This morning, January 23, CNDP rebel leader Laurent Nkunda was arrested by Rwandan troops after fleeing North Kivu. The arrest, coupled with the recent ceasefire between the government and a rival CNDP faction under top commander Bosco Ntaganda, may help make progress in the peace process in eastern Congo.
Reports indicate that over the past few weeks, Nkunda’s commanders increasingly viewed him as corrupt and power-crazed. There is also speculation that Nkunda was becoming increasingly embarrassing for Rwanda, which may have prompted a deal between the Rwandan and Congolese governments, resulting in Nkunda’s arrest in exchange for Rwanda being able to pursue Hutu extremists (the FDLR) in the Congo. Nkunda is currently being held in Rwanda, but the DRC government is seeking to extradite him.
Thousands of Rwandan troops crossed the border into DRC on Tuesday, part of a joint operation with the DRC government with the stated purpose of pursuing the FDLR. Earlier in the week, the U.N. peacekeeping mission in DRC (MONUC), and several humanitarian organizations expressed concern about potential consequences for the civilian population. MONUC was reportedly blocked from areas where Congolese and Rwandan troops were operating, but noted that the troops were headed for CNDP-controlled areas.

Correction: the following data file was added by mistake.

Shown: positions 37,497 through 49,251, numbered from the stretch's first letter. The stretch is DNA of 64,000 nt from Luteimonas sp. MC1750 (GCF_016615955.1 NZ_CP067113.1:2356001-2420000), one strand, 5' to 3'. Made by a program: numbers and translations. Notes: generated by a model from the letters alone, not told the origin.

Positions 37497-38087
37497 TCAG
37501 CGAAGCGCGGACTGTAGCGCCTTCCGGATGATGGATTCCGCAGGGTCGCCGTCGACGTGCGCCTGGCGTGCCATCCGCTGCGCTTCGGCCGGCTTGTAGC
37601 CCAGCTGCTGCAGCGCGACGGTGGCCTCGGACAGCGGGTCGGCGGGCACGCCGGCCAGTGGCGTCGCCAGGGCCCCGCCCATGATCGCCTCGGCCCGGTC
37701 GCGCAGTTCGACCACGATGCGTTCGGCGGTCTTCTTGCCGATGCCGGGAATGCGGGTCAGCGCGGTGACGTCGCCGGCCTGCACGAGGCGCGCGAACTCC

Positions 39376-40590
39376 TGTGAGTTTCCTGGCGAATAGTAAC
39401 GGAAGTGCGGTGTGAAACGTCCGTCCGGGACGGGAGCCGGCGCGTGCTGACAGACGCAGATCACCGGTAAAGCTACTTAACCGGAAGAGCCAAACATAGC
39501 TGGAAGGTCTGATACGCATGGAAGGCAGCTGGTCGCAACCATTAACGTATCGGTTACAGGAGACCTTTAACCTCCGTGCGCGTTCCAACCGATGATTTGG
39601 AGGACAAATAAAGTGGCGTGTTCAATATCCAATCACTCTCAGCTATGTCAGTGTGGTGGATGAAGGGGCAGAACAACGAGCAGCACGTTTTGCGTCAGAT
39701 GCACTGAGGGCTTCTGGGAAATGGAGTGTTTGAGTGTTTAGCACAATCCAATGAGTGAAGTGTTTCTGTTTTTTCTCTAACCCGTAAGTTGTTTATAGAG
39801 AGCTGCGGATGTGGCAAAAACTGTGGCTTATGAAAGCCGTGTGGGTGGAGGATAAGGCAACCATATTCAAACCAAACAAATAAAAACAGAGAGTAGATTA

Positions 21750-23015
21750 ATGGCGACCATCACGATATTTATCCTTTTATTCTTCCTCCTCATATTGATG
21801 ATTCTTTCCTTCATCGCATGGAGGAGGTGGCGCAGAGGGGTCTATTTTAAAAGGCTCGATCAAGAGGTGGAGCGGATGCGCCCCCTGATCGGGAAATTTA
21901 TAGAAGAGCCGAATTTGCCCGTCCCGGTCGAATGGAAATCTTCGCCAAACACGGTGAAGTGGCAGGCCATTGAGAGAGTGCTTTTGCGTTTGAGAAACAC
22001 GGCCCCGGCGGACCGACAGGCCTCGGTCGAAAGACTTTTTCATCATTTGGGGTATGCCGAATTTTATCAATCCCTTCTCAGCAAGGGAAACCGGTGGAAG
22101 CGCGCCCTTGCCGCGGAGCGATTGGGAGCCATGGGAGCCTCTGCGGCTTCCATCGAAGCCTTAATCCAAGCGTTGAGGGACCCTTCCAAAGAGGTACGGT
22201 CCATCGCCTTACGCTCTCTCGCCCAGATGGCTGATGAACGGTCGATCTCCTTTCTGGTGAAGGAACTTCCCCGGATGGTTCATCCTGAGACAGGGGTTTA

Nkunda’s arrest comes days after senior members of the CNDP under Bosco Ntaganda announced a ceasefire with the government and indicated that they would begin to work with the Congolese army to eliminate FLDR militia members.
These developments are positive signs for peace in the Kivus, but should not be seen as the sole guarantors of peace in the region. Eastern DR Congo remains quite unstable due to the continued presence of the FDLR, the lack of a political process to address deep-seated ethnic tensions and the rise in attacks on civilians committed by the Lord’s Resistance Army led by Joseph Kony. The arrest of Nkunda is good news in North Kivu, but much still needs to be done to bring peace to this troubled area of the world.